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Welcome!. How to Effectively Communicate Through an Interpreter. Adelya Carlson Director, Training and Outreach Northern Virginia AHEC. Welcome!. NV AHEC. Community-Based Non-Profit Part of Nationwide Network Mission:

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how to effectively communicate through an interpreter
How to Effectively CommunicateThrough an Interpreter

Adelya Carlson

Director, Training and Outreach

Northern Virginia AHEC

Welcome!

nv ahec
NV AHEC
  • Community-Based Non-Profit
  • Part of Nationwide Network

Mission:

To Support the Health Care Workforce which Serves Vulnerable Populations

objectives
Objectives

At the conclusion of this session, you will :

  • Know the difference between interpretation and translation
  • Understand regulatory requirements as they relate to language
  • Recognize the importance of using trained interpreters
  • Know what to expect and how to manage an interpreting encounter
shadowing exercise
Shadowing Exercise

Pair Exercise

  • Choose a role (Reader/Interpreter)
  • The reader will read each sentence and then pause for the interpreter to “shadow”
  • Without looking at the paper, the interpreter will repeat what the reader says in English.
  • When Interpreter #1 has finished shadowing the first paragraph, switch roles.

Was this exercise challenging? Why?

interpretation vs translation
Interpretation vs. Translation

What is the difference between

interpreting and translating?

interpretation vs translation1
Interpretation vs. Translation

Interpretation

  • Transmission of an oral message in one language into an oral message in another

Translation

  • Transmission of a written message in one language into a written message in another
why are we here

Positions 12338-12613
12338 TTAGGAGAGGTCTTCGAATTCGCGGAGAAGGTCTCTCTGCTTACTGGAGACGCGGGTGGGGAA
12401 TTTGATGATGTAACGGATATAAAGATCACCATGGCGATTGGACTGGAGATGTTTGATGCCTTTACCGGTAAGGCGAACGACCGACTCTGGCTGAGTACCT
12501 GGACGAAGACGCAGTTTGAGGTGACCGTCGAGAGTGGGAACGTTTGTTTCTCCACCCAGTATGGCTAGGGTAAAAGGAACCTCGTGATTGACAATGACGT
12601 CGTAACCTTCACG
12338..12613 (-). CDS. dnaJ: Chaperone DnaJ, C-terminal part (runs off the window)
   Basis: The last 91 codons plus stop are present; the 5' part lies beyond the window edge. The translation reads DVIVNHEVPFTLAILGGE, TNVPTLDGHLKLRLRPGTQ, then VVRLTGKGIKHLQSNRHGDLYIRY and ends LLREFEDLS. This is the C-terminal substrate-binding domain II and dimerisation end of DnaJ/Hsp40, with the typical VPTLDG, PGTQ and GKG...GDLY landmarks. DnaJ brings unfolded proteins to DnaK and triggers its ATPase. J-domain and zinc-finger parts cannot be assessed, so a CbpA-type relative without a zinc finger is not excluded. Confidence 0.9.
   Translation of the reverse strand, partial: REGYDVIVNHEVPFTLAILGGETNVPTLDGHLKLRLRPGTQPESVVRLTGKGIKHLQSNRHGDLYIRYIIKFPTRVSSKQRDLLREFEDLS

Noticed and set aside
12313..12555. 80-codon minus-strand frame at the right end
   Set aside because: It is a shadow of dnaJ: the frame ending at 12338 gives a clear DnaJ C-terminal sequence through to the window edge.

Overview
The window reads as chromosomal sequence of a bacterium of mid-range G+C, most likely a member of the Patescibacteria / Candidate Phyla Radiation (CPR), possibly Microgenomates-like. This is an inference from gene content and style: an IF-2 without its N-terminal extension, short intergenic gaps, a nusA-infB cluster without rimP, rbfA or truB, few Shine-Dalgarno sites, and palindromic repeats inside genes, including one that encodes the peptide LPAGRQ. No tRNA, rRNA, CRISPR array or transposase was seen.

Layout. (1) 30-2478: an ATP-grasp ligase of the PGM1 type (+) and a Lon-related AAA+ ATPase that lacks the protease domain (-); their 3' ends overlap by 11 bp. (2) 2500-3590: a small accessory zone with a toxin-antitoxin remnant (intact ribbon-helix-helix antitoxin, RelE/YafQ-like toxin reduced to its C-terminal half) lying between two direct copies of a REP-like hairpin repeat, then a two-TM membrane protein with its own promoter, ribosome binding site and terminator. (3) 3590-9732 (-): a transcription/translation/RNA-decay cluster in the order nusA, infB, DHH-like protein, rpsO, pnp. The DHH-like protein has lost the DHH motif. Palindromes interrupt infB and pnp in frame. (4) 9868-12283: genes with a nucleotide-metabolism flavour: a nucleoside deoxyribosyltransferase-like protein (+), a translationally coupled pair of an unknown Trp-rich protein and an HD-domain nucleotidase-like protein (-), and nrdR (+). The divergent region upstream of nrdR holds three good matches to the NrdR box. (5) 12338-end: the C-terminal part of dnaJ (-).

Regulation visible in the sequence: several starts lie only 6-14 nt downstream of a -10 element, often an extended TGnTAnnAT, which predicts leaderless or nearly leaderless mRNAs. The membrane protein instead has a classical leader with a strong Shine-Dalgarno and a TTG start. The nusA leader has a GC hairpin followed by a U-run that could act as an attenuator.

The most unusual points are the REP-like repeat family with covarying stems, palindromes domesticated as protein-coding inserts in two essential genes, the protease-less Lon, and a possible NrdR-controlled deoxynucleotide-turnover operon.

Why are we here?

While English is the predominant language spoken in the United States,

there is a growing number of persons who speak English “less than well” or who are “Limited English Proficient” (LEP)

who is a limited english proficient lep person
Who is a Limited English Proficient (LEP) Person?

An LEP individual is a person who;

  • Does not speak English as their primary language
  • Has a limited ability to read, write, speak or understand English
true or false
True or False?
  • Most LEP persons are poor, immigrants or minorities
  • Most people with Limited English Proficiency have low IQs
  • People with Limited English Proficiency have trouble reading
  • People with Limited English Proficiency have low education levels
why do we need trained interpreters
Why do we need Trained Interpreters?
  • As a Result of Changing Demographics
  • To Abide by Regulatory Requirements
  • To Manage Risk
  • To Ensure Quality Service
changing demographics1
Changing Demographics
  • 2000 US Census: Over 200 different languages are spoken in the US
  • In the past 10 years this number has greatly increased

“Who speaks a language other than English when at home?”

2006 american community survey
2006 American Community Survey

19.7% of US residents over age 5 speak a language other than English at home.

      • More than 45 million people

Of this population…

  • 8.7 % speak English “less than very well”
      • More than 11 million people
  • 27% live in “linguistically isolated households”

(households where no member 14 years old and over speaks “only English” or speaks English “very well”)

changing demographics in virginia
Changing Demographics in Virginia